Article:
Viewing 34 posts - 1 through 34 (of 34 total)
  • Look at the state of that lawn! (How do I fix this)
  • allyharp
    Full Member

    20240209_151435

    (It doesn’t look anywhere near as bad at ground level)

    We had a new lawn laid at the end of August. It didn’t have too long to bed in before getting decimated by weeks of Autumn leaf drop from the Sycamore tree behind. And then in December a few days of scaffolders and roofers tramping all over it.

    Where do I go from here? Seed is the obvious answer.  But any particular type?  How and when to sow?

    funkmasterp
    Full Member

    Extend the patio and save yourself the hassle.

    maccruiskeen
    Full Member

    grass is boring so use this as an opportunity to do something a bit more interesting

    Low flowering lawn seed mix

    orchids, thymes, camomiles, mints – all variants that live amongst the grasses and flower low enough that you can still mow the lawn as usual.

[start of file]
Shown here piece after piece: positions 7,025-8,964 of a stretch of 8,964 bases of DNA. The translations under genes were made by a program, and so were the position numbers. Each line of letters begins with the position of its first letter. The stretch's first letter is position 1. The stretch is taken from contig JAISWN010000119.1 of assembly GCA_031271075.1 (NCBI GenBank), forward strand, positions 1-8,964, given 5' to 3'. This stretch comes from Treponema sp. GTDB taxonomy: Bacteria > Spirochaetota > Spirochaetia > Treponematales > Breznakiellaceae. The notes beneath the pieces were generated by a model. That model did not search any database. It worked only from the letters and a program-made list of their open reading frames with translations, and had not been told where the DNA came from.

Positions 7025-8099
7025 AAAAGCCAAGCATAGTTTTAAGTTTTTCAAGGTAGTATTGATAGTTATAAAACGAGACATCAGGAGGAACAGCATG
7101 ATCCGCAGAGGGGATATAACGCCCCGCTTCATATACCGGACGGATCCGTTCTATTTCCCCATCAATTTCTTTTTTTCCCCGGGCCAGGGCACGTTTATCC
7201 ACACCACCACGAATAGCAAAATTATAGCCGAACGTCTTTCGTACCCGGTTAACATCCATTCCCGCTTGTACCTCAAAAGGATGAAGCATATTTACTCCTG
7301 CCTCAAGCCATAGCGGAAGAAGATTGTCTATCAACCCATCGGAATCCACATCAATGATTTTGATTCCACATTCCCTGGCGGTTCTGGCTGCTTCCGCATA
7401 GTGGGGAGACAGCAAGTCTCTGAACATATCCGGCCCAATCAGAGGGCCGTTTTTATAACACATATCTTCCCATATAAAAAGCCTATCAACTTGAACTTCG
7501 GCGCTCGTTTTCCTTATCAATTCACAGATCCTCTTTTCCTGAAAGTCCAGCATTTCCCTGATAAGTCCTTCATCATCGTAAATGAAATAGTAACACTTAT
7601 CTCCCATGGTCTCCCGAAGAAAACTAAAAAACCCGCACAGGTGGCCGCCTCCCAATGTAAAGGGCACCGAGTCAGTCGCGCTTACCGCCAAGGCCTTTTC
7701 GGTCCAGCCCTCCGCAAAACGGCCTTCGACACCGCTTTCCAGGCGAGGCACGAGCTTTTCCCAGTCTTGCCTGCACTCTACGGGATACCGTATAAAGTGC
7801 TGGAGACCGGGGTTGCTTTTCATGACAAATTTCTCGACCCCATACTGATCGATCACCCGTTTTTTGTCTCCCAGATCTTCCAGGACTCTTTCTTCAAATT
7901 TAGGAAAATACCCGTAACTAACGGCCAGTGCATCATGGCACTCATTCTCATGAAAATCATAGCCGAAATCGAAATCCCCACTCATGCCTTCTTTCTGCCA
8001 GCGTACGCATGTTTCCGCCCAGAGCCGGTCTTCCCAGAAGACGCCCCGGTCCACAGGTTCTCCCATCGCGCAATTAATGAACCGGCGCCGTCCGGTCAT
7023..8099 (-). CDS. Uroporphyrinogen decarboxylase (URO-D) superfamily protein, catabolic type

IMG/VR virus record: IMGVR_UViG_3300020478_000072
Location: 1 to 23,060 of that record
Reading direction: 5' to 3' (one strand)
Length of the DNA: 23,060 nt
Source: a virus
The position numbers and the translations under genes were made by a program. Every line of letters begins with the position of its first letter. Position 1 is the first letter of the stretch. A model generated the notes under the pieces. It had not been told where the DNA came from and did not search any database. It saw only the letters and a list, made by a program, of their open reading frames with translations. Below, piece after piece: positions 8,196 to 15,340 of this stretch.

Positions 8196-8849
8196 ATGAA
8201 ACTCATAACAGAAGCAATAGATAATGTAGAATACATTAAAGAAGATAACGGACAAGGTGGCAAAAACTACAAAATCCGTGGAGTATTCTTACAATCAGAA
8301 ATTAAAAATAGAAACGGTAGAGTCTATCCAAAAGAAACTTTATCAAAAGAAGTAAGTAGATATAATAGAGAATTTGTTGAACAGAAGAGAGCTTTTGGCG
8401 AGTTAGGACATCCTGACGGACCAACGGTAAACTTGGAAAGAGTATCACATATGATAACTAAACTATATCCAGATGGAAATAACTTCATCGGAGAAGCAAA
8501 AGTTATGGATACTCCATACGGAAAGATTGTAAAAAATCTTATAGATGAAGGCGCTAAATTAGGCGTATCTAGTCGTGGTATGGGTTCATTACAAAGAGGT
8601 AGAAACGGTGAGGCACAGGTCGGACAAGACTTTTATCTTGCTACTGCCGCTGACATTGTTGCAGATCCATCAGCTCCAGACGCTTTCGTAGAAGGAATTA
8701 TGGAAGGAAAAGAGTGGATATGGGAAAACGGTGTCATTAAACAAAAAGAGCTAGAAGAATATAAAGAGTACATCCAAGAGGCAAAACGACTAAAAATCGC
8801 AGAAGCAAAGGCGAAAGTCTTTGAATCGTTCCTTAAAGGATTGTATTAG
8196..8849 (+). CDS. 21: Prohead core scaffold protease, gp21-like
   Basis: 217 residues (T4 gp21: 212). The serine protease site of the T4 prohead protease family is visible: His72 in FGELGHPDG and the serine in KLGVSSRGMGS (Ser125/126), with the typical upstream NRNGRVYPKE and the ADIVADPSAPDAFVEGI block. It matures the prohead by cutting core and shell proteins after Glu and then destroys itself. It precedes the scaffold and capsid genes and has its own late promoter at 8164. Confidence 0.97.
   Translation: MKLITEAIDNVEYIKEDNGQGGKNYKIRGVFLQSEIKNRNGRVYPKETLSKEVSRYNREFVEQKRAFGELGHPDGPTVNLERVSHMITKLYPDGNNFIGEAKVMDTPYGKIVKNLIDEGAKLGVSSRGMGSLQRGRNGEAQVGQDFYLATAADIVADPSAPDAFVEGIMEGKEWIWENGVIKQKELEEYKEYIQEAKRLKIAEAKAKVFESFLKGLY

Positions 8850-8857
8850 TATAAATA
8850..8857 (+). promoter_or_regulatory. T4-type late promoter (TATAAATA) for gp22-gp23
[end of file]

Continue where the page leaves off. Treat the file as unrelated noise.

I stayed on a campsite once that had mint growing in the grass – smelled amazing when you walked on it.

    ads678
    Full Member

    Turf.

    FunkyDunc
    Free Member

    Plastic grass 🤔

    solarider
    Free Member

    Seed. Any type assuming it isn’t shady. Best time to sow will be late April when it will get well watered but the temperature can be relied upon to rise above 16 to 18 degrees consistently. Ideal ground temperature is above 12 degrees for germination. Based on that timing it should have established prior to the intense heat of the summer so won’t die off.

    Water, water and more water (but not too much) is the key to successful germination but once it has germinated reduce the water immediately so that the roots have to dig deep to find moisture which will make it more likely to survive in the long run.

    DickBarton
    Full Member

    The bare ground is likely to get moss growing over it, so maybe roughen it up, get grass seeds and a fertilizer mix spread over it and see if it’ll take…that can be recovered easily enough, but will need care to keep the moss away. Once the grass is properly growing then a bit less care is needed as it should only need a cut.